Concerns mapping existing dynamic module systems to a 1-1 Module->Layer
mark.reinhold at oracle.com
mark.reinhold at oracle.com
Wed Mar 8 22:48:18 UTC 2017
2017/3/8 13:33:09 -0800, tjwatson at us.ibm.com:
> 2017/3/8 12:08:39 -0800, mark.reinhold at oracle.com:
>> 2017/3/8 6:09:11 -0800, tjwatson at us.ibm.com:
>>> Most of the additional methods David Lloyd is suggesting is to get the
>>> functionality needed to do the complete mapping of existing module systems
>>> into JPMS. Essentially I think we are trying to work with JPMS in order
>>> to solve the following requirement :
>>> Interoperation -- It must be possible for another module system, such as
>>> OSGi, to locate Java modules and resolve them using its own resolver,
>>> except possibly for core system modules.
>> To clarify, this requirement does not imply bidirectional interoperation
>> with dynamic module systems, as we've been discussing here. All that
>> this requirement means is that another module system must be able to read
>> JPMS module metadata in order to resolve JPMS modules on its own terms.
>> In the case of OSGi, e.g., a suitably-enhanced framework implementation
>> could use the `java.lang.module.ModuleFinder` API to locate a module's
>> definition, and then use the `ModuleReader` API to read its metadata and
>> content to synthesize a corresponding OSGi bundle that's loaded by an
>> otherwise-ordinary OSGi class loader.
> I can confirm that this is possible, I have implemented something along
> these lines. But I imagine there are going to be JPMS modules out there
> that will not function correctly when their own classes start returning an
> unnamed module from Class.getModule(). In my opinion, for a JPMS module
> to be loaded as a bundle in OSGi the classes for that bundle must be
> associated with a named module.
There may, eventually, be a few such JPMS modules out there, but I can't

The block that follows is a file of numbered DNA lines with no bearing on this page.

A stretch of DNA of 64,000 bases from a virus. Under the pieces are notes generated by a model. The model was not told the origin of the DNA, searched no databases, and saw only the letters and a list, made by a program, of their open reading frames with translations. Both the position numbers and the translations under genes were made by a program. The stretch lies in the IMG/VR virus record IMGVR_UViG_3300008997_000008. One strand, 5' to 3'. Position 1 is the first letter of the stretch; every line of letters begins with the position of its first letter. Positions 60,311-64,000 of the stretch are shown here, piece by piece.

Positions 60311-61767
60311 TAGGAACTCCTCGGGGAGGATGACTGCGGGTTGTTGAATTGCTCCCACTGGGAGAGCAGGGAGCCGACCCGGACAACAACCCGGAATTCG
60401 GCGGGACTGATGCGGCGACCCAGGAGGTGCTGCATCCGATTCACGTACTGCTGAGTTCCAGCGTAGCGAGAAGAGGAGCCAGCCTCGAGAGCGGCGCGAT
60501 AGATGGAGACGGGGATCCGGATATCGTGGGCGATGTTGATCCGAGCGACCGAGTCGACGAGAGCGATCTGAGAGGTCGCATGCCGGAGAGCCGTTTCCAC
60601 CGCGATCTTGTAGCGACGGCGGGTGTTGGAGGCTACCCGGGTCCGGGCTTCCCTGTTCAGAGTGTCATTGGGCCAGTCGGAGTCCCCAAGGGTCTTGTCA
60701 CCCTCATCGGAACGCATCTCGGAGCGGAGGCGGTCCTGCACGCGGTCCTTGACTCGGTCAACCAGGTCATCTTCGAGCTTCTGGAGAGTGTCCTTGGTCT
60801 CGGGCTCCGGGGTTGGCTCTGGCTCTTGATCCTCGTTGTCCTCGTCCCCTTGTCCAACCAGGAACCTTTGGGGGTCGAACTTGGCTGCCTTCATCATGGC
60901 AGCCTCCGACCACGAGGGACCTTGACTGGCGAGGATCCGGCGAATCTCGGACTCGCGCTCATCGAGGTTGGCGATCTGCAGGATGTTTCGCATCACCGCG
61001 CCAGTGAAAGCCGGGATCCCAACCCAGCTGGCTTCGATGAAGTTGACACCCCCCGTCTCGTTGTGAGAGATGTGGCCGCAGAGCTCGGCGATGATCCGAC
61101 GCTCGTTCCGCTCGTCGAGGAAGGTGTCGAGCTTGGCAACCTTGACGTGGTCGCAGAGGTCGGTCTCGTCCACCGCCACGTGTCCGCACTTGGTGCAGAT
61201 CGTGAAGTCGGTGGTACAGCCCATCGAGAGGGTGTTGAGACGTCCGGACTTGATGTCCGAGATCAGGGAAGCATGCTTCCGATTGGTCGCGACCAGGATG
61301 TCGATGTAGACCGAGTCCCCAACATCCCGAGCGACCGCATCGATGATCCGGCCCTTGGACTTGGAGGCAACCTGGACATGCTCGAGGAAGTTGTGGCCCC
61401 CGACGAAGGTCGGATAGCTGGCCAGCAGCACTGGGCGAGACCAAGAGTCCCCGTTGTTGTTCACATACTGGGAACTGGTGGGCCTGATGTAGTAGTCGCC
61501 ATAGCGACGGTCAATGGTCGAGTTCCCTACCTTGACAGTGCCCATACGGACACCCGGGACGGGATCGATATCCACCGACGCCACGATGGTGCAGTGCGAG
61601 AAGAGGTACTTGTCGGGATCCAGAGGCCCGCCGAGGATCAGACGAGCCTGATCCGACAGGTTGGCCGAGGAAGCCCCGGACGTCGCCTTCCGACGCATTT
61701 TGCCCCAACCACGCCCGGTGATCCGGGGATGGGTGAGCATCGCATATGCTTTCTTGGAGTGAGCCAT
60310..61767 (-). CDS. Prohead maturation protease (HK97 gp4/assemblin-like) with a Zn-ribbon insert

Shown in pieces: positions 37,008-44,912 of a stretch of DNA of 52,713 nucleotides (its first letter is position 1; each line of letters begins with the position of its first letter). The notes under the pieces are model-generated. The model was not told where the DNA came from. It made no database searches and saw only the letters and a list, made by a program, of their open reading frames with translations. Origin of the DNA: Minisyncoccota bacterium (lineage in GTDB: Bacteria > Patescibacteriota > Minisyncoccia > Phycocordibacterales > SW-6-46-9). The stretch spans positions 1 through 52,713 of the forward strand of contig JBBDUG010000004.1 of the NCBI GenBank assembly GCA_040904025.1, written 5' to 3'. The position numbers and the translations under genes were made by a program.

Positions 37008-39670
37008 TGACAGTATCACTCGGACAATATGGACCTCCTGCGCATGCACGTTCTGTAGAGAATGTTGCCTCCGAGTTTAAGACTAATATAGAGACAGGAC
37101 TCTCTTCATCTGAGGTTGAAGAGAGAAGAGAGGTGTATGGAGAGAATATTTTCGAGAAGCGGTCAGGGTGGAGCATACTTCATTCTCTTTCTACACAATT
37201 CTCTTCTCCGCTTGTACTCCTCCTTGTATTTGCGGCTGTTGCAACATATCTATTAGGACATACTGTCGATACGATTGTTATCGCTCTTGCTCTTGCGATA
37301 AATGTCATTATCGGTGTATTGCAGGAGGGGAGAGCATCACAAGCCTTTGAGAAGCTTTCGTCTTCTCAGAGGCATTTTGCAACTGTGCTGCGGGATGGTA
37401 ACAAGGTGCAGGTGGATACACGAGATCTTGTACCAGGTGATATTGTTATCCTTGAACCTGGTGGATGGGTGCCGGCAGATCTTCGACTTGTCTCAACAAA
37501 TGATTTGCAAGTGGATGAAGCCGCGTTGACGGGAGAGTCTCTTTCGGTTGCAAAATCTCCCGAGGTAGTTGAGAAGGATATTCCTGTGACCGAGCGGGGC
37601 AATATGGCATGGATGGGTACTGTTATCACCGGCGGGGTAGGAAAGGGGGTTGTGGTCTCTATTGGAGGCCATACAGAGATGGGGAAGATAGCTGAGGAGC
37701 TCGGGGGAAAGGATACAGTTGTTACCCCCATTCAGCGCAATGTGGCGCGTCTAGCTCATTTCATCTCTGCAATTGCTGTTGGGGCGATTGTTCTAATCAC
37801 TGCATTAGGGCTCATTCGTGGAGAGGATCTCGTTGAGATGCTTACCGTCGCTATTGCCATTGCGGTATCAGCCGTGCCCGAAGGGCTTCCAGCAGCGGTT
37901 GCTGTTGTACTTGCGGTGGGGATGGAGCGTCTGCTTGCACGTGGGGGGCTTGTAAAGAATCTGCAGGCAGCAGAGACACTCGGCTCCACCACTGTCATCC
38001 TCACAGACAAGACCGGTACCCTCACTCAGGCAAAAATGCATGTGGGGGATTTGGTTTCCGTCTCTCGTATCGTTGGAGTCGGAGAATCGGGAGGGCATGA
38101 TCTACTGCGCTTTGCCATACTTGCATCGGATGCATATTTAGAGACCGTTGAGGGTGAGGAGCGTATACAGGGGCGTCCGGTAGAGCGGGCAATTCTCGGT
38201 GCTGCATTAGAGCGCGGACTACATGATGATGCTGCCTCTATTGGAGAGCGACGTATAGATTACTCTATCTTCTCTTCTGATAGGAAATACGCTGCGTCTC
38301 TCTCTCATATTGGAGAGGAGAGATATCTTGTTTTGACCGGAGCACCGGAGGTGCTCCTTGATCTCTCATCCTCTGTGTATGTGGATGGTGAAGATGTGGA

believe that they'll be all that common. Unless the code in a JAR file
is going to do deep introspection on its run-time module then it can
remain blissfully ignorant of whether that module is named or unnamed.
This is exactly why modular JAR files can be used on both the module
path and the class path, and even on the class path of pre-9 releases
with a little bit of care.
>>> As I stated already, OSGi really only needs the addPackage and
>>> addExportsToAll methods to be complete. But this still requires double
>>> resolution work to get us back to the functionality we were at with Java 8
>>> and that is only if the suggested methods make it into java 9.
>> No changes to OSGi implementations, nor to JPMS, should be required in
>> order for OSGi implementations to achieve the level of functionality that
>> they have on Java 8. An OSGi implementation should run just fine on top
>> of Java 9, without interacting directly with JPMS in any way. (If it
>> doesn't then there's a bug somewhere, in which case please report it and
>> we'll fix it.) What we've been discussing here goes well beyond the
>> functionality available on Java 8.
> Understood. Let me clarify. With an enhanced OSGi framework that loads
> OSGi bundles as JPMS modules/layers we cannot achieve the same level of
> OSGi functionality as would be possible when running in the compatibility
> unnamed module space (or on top of Java 8).
Okay, got it.
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